NEWS:

The Centre of Expertise in Longevity and Long-Term Care, a member of the ILC–Global Alliance, is proud to share experiences with clinical implementation of a newly accredited dance therapy course for older adults with dementia, and their care providers.

Benefits of physical activity for older adults, even the frail ones or those with dementia, are well known and well documented. Our research team studied the effect of a simple dance-based exercise called EXDASE (Exercise Dance for Seniors) on various outcomes among nursing home residents. The results were presented in several scientific articles (titles and abstracts of the major ones are available on PubMed – for more details follow the links below).

The author of the dance therapy intervention is one of our colleagues, Petr Veleta, PhD. He has been dancing with older adults for several years now. Because the response and reactions of older adults to dance sessions are more than favorable, Petr decided to develop a one-day course for older adults with dementia, and their care providers. The course, titled “Music and movement as an activation and communication tool for the older adults with dementia and their care providers”, was accredited by Czech Alzheimer Association and Ministry of Labor and Social Affairs, and in summer 2016 it was successfully implemented in ten nursing homes in the Czech Republic.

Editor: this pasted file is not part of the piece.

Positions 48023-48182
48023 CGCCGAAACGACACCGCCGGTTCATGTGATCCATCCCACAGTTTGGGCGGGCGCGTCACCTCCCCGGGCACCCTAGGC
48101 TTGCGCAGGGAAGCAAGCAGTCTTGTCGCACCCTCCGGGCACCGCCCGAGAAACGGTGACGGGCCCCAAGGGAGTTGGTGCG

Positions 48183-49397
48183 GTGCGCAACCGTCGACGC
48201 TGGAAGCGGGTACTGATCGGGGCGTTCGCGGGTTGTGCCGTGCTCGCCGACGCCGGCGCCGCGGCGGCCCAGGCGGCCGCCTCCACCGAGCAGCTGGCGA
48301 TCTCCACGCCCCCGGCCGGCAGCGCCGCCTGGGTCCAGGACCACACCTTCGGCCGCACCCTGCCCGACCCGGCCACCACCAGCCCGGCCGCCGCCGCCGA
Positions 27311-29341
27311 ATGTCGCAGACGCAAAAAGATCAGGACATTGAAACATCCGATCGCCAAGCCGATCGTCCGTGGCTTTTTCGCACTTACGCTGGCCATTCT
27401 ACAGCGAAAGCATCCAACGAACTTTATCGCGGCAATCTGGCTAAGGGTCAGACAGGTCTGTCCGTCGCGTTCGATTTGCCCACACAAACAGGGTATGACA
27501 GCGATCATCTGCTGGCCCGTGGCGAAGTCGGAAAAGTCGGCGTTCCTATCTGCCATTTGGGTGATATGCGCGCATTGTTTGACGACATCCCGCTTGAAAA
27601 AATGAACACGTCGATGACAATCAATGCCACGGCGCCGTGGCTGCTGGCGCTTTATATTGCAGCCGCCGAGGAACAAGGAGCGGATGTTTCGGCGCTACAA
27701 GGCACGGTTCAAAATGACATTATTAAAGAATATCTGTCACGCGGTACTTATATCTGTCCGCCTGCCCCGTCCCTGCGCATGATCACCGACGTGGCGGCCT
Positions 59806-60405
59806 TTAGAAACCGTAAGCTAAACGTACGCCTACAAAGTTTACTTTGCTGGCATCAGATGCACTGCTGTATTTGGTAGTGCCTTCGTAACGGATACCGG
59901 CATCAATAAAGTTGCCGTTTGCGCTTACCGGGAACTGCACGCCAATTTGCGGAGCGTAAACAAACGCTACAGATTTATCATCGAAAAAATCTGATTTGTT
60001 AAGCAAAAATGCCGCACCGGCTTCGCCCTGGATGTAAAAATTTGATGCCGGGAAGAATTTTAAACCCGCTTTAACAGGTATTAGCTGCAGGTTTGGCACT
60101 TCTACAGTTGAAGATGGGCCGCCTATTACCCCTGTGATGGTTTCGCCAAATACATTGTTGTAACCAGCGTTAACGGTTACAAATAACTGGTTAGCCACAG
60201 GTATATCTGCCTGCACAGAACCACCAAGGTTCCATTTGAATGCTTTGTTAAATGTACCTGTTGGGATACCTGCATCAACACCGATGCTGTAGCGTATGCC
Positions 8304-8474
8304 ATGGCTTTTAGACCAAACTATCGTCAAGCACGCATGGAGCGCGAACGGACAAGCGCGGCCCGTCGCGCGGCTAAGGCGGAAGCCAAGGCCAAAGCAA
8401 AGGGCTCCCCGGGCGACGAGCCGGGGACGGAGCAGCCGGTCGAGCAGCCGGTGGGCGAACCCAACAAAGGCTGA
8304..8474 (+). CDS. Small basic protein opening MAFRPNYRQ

The course consists of two half-day sessions one month apart instead of originally planned one day session. It was preferred by both participants as well as the instructor. The first part is focused on theoretical issues and includes topics such as dance session preparation, music selection, contact initiation, physical activity vocabulary, reminiscence, emotions, motivation, appreciation or non-verbal and positive communication. The second part is based on practical demonstrations. The reactions were great. Most of  the 123 participants evaluated the course as exceptional and very useful. Older adults who took part in the practical demonstrations participated with enthusiasm and expressed enjoyment.

The fact that the combination of physical activity and music can raise strong and memorable emotions among older adults with dementia seems to be confirmed once again. We would like to share one of Petr´s experiences that speaks for all: During a practical demonstration Petr invited a lady to dance the waltz. She was very pleased and told Petr that she very much enjoyed the last time they danced waltz together… she suffered from severe dementia and Petr danced in that nursing home five years earlier. Is it possible that she remembered?

Effect of the Exercise Dance for Seniors (EXDASE) program on lower-body functioning among institutionalized older adults
http://www.ncbi.nlm.nih.gov/pubmed/19934443

The effect of dance on depressive symptoms in nursing home residents
http://www.ncbi.nlm.nih.gov/pubmed/24913212

Dance as Prevention of Late Life Functional Decline Among Nursing Home Residents
http://www.ncbi.nlm.nih.gov/pubmed/26320145


  

ILC-Czech Republic

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